Fighting On Two Fronts

Fighting On Two Fronts

What happens when military families, already strained by long war-zone deployments, get hit with a devastating illness at home.
sharlet lynn february 2008 chemo chip lynn feb 2008 afghanistan
Courtesy Lt. Col. Chip Lynn
Sharlet Lynn (left) on Valentine’s Day 2008—just after her first round of chemo. Her husband, Chip (right) on duty in Afghanistan.
By Daniel Stone | Newsweek Web Exclusive
Dec 10, 2008

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When Sharlet Lynn found out she had breast cancer last January, she was alone. Sitting in a hospital room in San Antonio, Texas, a doctor told her that she had ductal carcinoma, a fairly common and treatable type of breast cancer. The road ahead would require surgery, chemotherapy and a hefty bout of radiation. As devastating as the news was, Sharlet couldn’t share the news with anyone just yet. Her husband was more than 7,000 miles away, having been deployed with the Army to Afghanistan for a full year. And she didn’t think her teenage daughters, already struggling with their dad’s absence, were ready to hear that their mom was seriously ill.

When the couple did talk a few days after the diagnosis, Sharlet, 52, and her husband Lt. Col. Chip Lynn, 44, wrestled with a question facing roughly 1,600 military families each year. What to do when one spouse is serving abroad and the one back home is faced with a life-threatening condition? The military makes some accommodations for unexpected situations on the home front, but some families say it’s almost impossible to compensate for the absence of a spouse in times of real family crisis.

A long war-zone deployment is a trying psychological experience even without any complicating factors. A 2006 study from the University of Virginia found that more than 20 percent of all Iraqi veterans are diagnosed with psychological disorders, many with posttraumatic stress disorder (PTSD). Add to that the anxiety of being absent from a high-stakes health crisis back home, and the difficulties are unimaginable. “The fear abroad that you may lose a family member, or concern that you aren’t there when they need you is enormously traumatic,” says Col. Kathy Platoni, a psychologist with the Army. “Talk about a psychological overload of catastrophic stressors.”

Meanwhile, on the home front, families are also in a war zone—trying not to worry too much and to keep the household functioning on their own. While PTSD is a condition the military normally uses only with the service members themselves, Platoni says that family members can be affected by similar symptoms, like anxiety disorders. The dark cycle of each spouse worrying about the condition of the other can lead to deeper and deeper depression, in some cases alienating the two from each other, which can exacerbate the PTSD symptoms upon a soldier’s return. Chip says that being so far away, he sometimes felt emotionally removed from his family, not being there to help when he could tell they needed him.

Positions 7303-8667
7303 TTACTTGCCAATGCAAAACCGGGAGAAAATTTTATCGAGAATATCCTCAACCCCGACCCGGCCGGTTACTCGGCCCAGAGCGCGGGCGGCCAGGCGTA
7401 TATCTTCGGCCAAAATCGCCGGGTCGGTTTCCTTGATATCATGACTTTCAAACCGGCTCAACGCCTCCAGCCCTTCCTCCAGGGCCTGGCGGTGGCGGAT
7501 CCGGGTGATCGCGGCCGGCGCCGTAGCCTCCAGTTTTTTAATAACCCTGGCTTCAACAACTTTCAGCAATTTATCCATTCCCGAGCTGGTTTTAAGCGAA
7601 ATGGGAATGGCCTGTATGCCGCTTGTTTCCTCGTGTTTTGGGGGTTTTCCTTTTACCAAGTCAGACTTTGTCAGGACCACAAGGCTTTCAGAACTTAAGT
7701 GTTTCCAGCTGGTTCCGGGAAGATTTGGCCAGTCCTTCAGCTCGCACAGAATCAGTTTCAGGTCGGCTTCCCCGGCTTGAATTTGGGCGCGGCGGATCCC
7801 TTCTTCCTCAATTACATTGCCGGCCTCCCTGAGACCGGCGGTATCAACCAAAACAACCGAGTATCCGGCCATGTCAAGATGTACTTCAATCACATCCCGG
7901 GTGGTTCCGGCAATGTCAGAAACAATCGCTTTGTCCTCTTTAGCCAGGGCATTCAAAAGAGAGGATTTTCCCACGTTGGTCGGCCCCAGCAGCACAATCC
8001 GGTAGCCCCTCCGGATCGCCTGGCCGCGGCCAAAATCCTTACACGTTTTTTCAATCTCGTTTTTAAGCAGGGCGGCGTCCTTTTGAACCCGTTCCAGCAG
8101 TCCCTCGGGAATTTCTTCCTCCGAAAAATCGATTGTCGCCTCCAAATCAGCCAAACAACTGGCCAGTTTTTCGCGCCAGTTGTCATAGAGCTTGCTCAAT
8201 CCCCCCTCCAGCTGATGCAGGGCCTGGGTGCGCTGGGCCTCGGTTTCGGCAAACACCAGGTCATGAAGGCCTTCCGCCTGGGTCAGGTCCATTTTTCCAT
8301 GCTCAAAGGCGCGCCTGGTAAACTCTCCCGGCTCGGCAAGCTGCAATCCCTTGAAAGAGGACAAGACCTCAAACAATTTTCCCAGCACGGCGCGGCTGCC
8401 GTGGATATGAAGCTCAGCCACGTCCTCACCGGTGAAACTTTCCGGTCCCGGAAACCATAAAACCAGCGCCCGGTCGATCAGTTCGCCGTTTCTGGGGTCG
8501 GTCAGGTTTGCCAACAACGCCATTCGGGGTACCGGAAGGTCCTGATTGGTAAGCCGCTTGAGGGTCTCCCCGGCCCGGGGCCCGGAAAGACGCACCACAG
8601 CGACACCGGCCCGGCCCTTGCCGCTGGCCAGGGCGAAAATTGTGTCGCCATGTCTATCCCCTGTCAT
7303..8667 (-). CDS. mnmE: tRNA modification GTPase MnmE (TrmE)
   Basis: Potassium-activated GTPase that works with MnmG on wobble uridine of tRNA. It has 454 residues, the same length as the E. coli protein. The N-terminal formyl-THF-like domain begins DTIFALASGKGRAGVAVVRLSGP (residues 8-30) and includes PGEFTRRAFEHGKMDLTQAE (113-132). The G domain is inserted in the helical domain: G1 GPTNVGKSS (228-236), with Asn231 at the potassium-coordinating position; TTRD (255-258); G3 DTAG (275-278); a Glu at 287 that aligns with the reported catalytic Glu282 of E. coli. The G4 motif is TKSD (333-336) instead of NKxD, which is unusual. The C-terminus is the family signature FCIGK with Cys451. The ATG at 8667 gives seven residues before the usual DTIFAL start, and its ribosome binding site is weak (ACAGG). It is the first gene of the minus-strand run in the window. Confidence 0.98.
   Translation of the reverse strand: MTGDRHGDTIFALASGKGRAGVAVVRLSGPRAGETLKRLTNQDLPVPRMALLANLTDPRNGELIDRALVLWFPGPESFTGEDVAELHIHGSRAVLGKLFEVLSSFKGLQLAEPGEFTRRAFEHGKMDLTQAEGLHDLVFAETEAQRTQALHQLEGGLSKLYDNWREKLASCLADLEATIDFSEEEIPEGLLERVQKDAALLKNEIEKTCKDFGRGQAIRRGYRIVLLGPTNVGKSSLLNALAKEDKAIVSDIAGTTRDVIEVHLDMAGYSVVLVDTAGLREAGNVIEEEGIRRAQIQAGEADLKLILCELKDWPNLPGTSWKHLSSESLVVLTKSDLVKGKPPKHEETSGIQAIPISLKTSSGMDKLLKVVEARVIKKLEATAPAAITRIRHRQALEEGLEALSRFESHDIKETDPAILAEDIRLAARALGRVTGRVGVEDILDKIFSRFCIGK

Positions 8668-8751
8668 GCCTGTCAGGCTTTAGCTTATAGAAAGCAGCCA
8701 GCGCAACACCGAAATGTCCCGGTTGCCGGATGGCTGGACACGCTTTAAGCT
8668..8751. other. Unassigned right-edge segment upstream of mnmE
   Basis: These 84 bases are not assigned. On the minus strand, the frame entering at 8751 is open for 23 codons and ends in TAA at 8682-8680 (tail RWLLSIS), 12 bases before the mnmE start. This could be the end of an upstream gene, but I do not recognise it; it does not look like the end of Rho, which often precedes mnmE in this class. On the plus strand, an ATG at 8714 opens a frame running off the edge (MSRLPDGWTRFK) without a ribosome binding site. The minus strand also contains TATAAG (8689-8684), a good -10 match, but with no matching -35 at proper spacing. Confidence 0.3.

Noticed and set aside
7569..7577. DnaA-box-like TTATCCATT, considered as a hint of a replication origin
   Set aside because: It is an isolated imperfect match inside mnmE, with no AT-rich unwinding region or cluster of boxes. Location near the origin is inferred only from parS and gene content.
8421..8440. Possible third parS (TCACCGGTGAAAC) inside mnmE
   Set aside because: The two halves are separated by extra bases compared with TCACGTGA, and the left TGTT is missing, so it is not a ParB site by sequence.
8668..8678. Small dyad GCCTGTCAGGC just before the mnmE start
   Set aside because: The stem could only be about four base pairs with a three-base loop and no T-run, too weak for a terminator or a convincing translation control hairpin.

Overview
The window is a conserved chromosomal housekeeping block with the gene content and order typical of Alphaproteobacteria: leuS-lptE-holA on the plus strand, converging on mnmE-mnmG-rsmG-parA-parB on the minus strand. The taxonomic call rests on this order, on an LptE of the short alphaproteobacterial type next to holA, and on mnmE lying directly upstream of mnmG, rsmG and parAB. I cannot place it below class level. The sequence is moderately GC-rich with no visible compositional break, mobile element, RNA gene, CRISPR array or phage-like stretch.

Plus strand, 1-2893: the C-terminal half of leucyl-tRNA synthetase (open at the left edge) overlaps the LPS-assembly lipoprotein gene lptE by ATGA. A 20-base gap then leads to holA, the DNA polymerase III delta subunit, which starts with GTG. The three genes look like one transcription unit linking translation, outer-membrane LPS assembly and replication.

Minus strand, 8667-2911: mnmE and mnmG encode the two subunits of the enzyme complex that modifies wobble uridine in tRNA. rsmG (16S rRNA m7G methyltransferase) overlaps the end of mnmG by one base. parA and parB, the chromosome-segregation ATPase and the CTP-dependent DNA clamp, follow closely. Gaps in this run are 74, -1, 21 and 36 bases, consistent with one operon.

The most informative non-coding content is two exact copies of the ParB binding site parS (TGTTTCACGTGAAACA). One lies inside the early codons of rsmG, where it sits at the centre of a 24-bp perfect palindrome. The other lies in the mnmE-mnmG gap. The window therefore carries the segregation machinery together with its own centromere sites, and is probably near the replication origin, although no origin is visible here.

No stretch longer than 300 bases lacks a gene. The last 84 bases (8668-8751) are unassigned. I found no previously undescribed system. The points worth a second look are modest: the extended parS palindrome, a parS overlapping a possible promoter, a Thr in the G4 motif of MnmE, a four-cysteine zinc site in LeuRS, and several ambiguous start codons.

The military does have a safety net to help families. The Department of Defense helps coordinate what they call Family Readiness Groups (FRGs) that consist of military families, volunteers and military officials to provide assistance on the home front. Officially, they lay the framework for communication among families in a particular unit, like drafting a phone tree to spread news, good or bad. But less structured is the community that FRGs create. With access to families in similar situations, military families often help one another with neighborly tasks, too, like coordinating errand runs or help finding a babysitter. Banding together is something you find often among military communities. “People come together in times of crisis or just to help each other out,” says Platoni, “I’ve seen it happen in many resource groups.”

In the face of a crisis like the one that the Lynns were facing, the obvious solution is to ask that the deployed member come home; aborting the national mission in order to enlist in a more personal one. The military has guidelines in place for such occasions, like when an accident occurs or a child is in immediate need of parental care. The policy states that since “most soldiers are mature and responsible individuals,” emergency-leave requests can be “considered on their merits.” In many cases, the Red Cross is called on to verify the need for a sudden trip home and to help with logistics. (The military declined to release statistics on how often this occurs.)

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~ by sunil khemaney on December 12, 2008.

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